Mineralocorticoid Receptors and Atherosclerosis

The mineralocorticoid receptor (MR) is well-known as a regulator of blood pressure in the kidney, where it promotes sodium retention when activated by its hormone ligand aldosterone (Aldo). MR can also be activated by other mechanisms, including glucocorticoids in tissues lacking the cortisol-inactivating enzyme 11beta-hydroxysteroid dehydrogenase-2 and ligand-independent activation by mechanisms still under investigation. MR-independent effects of Aldo have also been reported. These additional mechanisms will not be discussed as they have been reviewed elsewhere [reviewed in Ref. (36)] and are beyond the scope of this review that focuses specifically on the role of non-renal MR in the pathogenesis of atherosclerosis. In addition to its effects on renal sodium handling, clinical studies suggest a more direct role for the MR in cardiovascular pathology in humans. In the RALES, EPHESUS, and EMPHASIS heart failure trials, MR antagonists decreased cardiovascular morbidity and mortality and prolonged survival when compared with placebo controls (7, 8). The observed benefits of MR inhibition were out of proportion to modest decreases in blood pressure, suggesting that MR blockade may exert beneficial cardiovascular effects in tissues outside the kidney. Indeed, Milliez et al. (9) demonstrated that individuals with abnormal MR activation due to hyperaldosteronism experienced stroke, MI, and atrial fibrillation at 4, 6, and 12 times the rate of blood pressure-matched controls. Higher plasma Aldo, even within the normal range, is associated with a significantly increased risk of MI, stroke, and cardiovascular death in patients with coronary artery disease (10) and is an independent risk factor for the progression of carotid atherosclerotic plaques (11). These data suggest an extra-renal role for the MR in the pathophysiology of atherosclerosis that may contribute substantially to cardiovascular morbidity and mortality.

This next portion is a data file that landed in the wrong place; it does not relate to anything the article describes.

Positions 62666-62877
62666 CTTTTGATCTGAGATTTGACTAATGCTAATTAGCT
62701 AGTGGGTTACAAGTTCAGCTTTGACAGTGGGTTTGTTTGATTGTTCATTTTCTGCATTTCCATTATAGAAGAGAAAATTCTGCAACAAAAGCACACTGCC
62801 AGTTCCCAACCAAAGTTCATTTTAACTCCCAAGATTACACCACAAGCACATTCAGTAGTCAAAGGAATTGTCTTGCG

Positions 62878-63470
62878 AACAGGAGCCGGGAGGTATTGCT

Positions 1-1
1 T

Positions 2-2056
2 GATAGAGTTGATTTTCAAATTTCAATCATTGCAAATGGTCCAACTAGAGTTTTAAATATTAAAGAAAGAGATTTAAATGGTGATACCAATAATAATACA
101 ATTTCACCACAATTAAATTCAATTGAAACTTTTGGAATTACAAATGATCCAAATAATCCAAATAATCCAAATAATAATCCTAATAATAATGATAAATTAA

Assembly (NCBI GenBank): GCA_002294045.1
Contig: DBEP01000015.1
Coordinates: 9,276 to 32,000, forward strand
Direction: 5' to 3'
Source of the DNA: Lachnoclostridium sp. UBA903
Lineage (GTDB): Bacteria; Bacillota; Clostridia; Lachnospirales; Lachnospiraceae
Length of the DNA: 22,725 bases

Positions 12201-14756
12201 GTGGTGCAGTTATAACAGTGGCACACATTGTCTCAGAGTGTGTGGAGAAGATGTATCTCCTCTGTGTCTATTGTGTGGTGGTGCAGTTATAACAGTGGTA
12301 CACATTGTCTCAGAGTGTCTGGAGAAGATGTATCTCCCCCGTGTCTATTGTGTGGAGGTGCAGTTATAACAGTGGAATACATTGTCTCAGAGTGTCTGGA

Pre-clinical data in animal models also support a role for extra-renal MRs in atherogenesis. The apolipoprotein E knockout (ApoE−/−) mouse model rapidly develops atherosclerotic plaques that mimic the human pathology. Using this model, Tikellis et al. (12) investigated effects of renin–angiotensin–aldosterone system (RAAS) activation by low-sodium intake on the development of atherosclerosis. Low-sodium intake accelerated atherosclerotic lesion progression threefold compared to normal-salt controls. The pro-atherogenic effect was RAAS dependent, as it was attenuated by treatment with an angiotensin-converting enzyme inhibitor. More recently, McGraw et al. (13) demonstrated that low-dose Aldo infusion into ApoE−/− mice increased atherosclerotic plaque burden and lipid content in the aortic root and arch after 4 weeks on a high-fat diet, compared to vehicle-infused controls. Aldo increased atherogenesis without a change in blood pressure. Aldo mainly promoted early atherosclerosis, as at 8 weeks the plaque size and lipid content in the aortic root had equalized between the two groups. Conversely, treatment with the MR antagonist eplerenone attenuated early (14), but not advanced, plaque development in ApoE−/− mice (15, 16). In short, abundant data support a blood pressure-independent contribution of MR and Aldo to the pathogenesis of atherosclerosis in human and in animal models. This review summarizes recent advances in our understanding of the mechanisms by which the MR contributes to atherosclerosis by participating in initial endothelial injury, vascular inflammation, dysfunction of inflammatory cells, and the development of unstable plaques predisposed to thrombosis.